A very interesting night on Wednesday at Monaghan County Museum, where the CaDoLeMo group that promotes orange bands and culture in the border counties of Cavan, Donegal, Leitrim and Monaghan held a talk on the two rival sets of Volunteers that emerged in the early 1900s before partition. It was an appropriate setting as the museum is currently displaying the Walking the Colours exhibition, which I wrote about in April.
Quincey Dougan spoke about Monaghan unionists, in particular their contribution to the formation of the Ulster Volunteer Force. For a more detailed look at the subject, you can find his article on the subject here. One of the flags included in the exhibition comes from the 2nd Battalion of the UVF in Monaghan, which Quincey explained had its headquarters in Clones under the command of Lt Colonel Madden of Hilton Park outside the town. After the outbreak of World War I, Madden was replaced by a prominent solicitor Michael Knight, also Grandmaster of the County Orange.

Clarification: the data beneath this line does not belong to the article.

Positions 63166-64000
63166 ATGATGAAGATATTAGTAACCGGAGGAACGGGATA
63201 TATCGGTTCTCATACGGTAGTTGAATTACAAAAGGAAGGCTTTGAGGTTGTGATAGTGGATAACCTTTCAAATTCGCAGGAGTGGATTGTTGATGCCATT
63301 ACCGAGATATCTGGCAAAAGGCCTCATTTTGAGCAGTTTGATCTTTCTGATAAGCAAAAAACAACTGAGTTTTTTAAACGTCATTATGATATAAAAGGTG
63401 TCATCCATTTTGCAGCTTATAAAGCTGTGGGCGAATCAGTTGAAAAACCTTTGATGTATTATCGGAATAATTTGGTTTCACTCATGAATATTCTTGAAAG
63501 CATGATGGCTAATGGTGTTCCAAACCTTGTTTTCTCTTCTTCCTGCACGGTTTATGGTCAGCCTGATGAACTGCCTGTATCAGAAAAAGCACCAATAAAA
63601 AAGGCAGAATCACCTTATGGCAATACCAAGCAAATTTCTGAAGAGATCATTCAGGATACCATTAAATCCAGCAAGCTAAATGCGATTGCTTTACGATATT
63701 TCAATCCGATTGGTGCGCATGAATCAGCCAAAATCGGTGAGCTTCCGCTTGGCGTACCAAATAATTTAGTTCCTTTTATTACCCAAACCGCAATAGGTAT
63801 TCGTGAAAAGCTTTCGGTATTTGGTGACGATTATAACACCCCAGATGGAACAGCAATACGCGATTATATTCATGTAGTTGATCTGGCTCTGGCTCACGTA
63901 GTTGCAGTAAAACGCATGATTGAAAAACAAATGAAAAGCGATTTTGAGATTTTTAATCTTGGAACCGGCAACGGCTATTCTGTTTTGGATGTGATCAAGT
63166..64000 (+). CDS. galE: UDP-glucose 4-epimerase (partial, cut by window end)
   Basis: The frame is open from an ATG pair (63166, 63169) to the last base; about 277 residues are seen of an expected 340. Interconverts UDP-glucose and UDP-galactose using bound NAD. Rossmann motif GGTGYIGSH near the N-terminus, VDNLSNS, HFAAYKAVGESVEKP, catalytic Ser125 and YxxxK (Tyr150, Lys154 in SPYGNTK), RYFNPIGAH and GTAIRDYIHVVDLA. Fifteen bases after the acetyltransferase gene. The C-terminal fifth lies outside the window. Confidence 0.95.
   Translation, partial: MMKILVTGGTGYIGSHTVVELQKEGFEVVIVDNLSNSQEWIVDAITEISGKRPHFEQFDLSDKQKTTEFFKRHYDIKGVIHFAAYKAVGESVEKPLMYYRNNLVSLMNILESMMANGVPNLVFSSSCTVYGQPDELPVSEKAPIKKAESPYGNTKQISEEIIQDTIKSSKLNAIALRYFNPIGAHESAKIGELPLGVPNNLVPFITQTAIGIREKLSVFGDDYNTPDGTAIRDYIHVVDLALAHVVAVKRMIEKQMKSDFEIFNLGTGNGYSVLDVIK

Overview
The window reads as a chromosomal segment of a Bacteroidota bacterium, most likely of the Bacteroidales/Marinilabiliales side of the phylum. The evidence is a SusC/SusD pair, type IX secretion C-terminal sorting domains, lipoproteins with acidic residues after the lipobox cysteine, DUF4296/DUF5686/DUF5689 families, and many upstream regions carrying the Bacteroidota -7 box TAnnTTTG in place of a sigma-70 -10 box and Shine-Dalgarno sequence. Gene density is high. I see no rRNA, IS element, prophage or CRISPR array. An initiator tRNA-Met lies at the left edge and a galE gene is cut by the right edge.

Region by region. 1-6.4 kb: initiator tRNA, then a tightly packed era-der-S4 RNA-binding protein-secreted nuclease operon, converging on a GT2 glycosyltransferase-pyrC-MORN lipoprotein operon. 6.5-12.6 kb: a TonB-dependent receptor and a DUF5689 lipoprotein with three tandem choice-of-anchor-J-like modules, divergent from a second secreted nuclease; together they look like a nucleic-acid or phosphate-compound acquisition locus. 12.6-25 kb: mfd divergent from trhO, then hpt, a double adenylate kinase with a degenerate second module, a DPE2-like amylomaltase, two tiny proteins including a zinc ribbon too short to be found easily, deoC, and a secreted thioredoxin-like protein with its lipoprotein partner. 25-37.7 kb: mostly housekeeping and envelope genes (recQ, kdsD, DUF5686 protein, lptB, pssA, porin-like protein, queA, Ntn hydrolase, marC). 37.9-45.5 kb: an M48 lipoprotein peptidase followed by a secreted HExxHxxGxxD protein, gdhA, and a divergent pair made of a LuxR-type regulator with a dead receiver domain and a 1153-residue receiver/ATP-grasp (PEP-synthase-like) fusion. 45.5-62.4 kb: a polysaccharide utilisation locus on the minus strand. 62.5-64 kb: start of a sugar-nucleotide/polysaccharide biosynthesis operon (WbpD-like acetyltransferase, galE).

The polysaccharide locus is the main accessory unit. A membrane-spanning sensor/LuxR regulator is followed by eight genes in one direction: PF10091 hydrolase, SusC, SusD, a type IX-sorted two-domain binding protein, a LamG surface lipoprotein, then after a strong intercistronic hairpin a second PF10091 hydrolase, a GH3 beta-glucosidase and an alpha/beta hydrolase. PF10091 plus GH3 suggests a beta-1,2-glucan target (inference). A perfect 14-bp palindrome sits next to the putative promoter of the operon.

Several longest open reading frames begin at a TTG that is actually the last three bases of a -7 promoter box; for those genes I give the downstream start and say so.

According to Dougan, in August 1913 it was listed as having just 408 men, but within 12 months it had became bigger than the first battalion with 1058 men enlisted. The main drill areas were Drum, which included Scotshouse, Corrygarry, Drum and Carn; Clones including Clones, Stonebridge and Drumully, and Ballybay which included Laragh and Aughnamullen. Newbliss had a section, as did Dartrey in the form of Doohat and Dartrey. The Castleblayney and Carrickmacross area was not listed on the original returns and appears to have been slow to organise, but by early 1914 it also had men drilling. The Mullyash area of East Monaghan had a large unionist presence, but its natural hinterland was the South Armagh town of Newtownhamilton and it appears that the area drilled with County Armagh.
The second part of the evening was devoted to the story of the Irish Volunteers in County Monaghan. The guest speaker was Professor Terence Dooley, NUI Maynooth, who comes from Killanny near Carrickmacross. It was fascinating to hear the story of three Monaghan nationalists who went on to become politicians, Thomas Toal of Smithborough, Edward “twister” Kelly and ? O’Rourke.